Intelligent Design proponents are not stupid

In talking with some of my colleagues about intelligent design (ID) it has become clear to me that there are some misconceptions about ID.  These misconceptions are not limited to science professionals as these ideas can also be seen when viewing message boards, reading comment sections, or anywhere else the subject arises.

The general consensus seems to be that ID proponents are just not very smart.  Although I do think this is true for some “IDers,” it is not a prerequisite for belief in the pseudoscience.  Just look at the Discovery Institute.  Many of the “fellows” there have PhDs or have achieved other higher levels of education.  Perhaps the most telling is how cogent their arguments appear to be.  I honestly think it takes some kind of weird intelligence to be able to defend a evidence-less theory against the onslaught  of ever increasing evidence for evolution.

Don’t get me wrong, I am not saying ID proponents are geniuses.  I am just saying stupidity is not the source of their belief in ID.  So, what are the sources?  Well, Christian fundamentalism is an obvious one.  These people are going to twist the world around them to their preconceived notion of the universe no matter what evidence is available.

Another source could be a strong reliance on the logical fallacy of personal incongruity (personal disbelief).  This logical fallacy basically says that just because someone has a hard time believing something does not mean it is not true.  People can not accept that we are evolutionarily related to monkeys.  Some people can’t believe that the diversity of life happened on its own.  They say “look how complicated life is. It had to be designed.” The feeling is so strong that they abandon reason and acceptable evidence for pseudoscience.

Willful ignorance is undoubtedly another reason that otherwise intelligent people believe in intelligent design.  Some people just don’t really care about the subject, so they will just go along with what there preacher or friend believes.  Other people are not willing to find out the truth for the fear that it will shatter their world view.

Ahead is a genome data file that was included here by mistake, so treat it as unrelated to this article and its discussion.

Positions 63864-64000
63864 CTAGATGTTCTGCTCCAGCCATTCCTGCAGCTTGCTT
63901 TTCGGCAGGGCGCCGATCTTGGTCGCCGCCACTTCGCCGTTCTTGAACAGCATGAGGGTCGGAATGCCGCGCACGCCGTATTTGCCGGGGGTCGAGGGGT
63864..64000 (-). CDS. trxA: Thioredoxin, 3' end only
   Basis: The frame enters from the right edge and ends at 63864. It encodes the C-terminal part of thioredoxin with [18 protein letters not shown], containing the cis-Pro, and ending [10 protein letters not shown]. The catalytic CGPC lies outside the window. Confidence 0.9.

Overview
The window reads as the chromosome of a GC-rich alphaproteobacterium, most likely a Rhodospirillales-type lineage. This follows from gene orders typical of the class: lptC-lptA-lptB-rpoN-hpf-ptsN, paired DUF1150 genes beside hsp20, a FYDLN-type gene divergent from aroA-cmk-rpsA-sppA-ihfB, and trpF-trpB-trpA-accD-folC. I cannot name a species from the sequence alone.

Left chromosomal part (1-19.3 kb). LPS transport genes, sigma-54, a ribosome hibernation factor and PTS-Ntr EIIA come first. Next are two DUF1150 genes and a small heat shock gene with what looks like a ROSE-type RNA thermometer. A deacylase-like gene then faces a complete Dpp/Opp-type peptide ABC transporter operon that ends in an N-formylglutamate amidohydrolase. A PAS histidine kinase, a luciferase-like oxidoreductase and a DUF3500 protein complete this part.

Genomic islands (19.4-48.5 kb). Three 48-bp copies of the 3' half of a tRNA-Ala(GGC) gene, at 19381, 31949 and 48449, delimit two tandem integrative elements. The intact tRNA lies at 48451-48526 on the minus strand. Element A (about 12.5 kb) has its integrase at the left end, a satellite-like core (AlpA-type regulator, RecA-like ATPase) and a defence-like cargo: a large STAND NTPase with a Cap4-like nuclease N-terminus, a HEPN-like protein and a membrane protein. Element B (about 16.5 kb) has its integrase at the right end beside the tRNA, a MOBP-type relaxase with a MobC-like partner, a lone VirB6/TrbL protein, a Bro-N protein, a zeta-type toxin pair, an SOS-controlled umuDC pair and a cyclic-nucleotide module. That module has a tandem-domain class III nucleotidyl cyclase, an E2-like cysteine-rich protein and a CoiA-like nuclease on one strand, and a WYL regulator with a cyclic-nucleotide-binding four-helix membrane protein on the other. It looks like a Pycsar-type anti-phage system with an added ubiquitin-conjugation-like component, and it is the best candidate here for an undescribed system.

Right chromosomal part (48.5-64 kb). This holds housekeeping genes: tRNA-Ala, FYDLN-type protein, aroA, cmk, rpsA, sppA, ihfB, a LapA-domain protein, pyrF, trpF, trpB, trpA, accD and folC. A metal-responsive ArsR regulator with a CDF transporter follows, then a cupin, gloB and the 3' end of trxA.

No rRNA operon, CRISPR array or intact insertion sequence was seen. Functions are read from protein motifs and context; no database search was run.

Whatever the reason, simply insulting their intelligence is not going to be an effective way to convince them of reality.  I didn’t write this post to defend ID proponents, I am just hoping that understanding where they are coming from will help during debates.

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Signature in the Cell pre-review

Stephen Meyer has a new book out on Intelligent Design (ID) called Signature in the Cell. Although I have not read the book, I am going to offer a “pre-review” of the book based on what I know of it and Stephen Meyer. You can download an excerpt of the book here.

To sum up the argument of the book, at least in this excerpt, it is an argument from personal disbelief.  He looks at organisms and thinks “there is no way this happened on its own.  There must have been a designer!”  Meyer will surely make the same tired and evidence-less arguments of ID proponents:  Look how perfectly put together the cell is.  Evil Darwinists have been wrong before!

The title, Signature in the Cell, says a lot more than Meyer wants.  He uses the word “signature”  Doesn’t signature imply that there is some unmistakable sign we can observe?  However, none has been found yet.  Maybe this could lead to an ID hypothesis:

The designer would have left an unmistakable mark in cells that has no other function than to provide information about the designer

If such a hypothesis gets evidence to support it, then I think you have a lot of evolutionists onboard.  I will patiently await this evidence.  Currently unexplained phenomena are not evidence.

In the excerpt of the book, I take issue with some of the ideas that Meyer is conveying, but he does get one thing right:

the appearance of design in living things has been understood by most biologists to be an illusion—a powerfully suggestive illusion, but an illusion nonetheless. As Crick himself put it thirty-five years after he and Watson discerned the structure of DNA, biologists must “constantly keep in mind that what they see was not designed, but rather evolved.”

This sort of putting biases and preconceptions aside is part of biology and all of science.  One typical example is the personification (anthropomorphizing) of microbes or even chemical reactions.  Or what about relativity or even quantum mechanics?  Scientists have to constantly guard against human biases and heuristics in order to find out what is really going on .

This is exactly why science depends on testable hypotheses.  This is why experiments have to be reproduced.  This is exactly why there are statistics.  This is why scientists carry out “blind” experiments whenever possible.  When these things are ignored, science turns into pseudoscience.  Meyer using this weakness of human thinking as an argument for intelligent design is ridiculous.

Perhaps I will read the book and offer a real review in the future, but don’t hold your breath.   Until real evidence appears in high caliber peer-reviewed journals, ID should be thought of and treated like pseudoscience.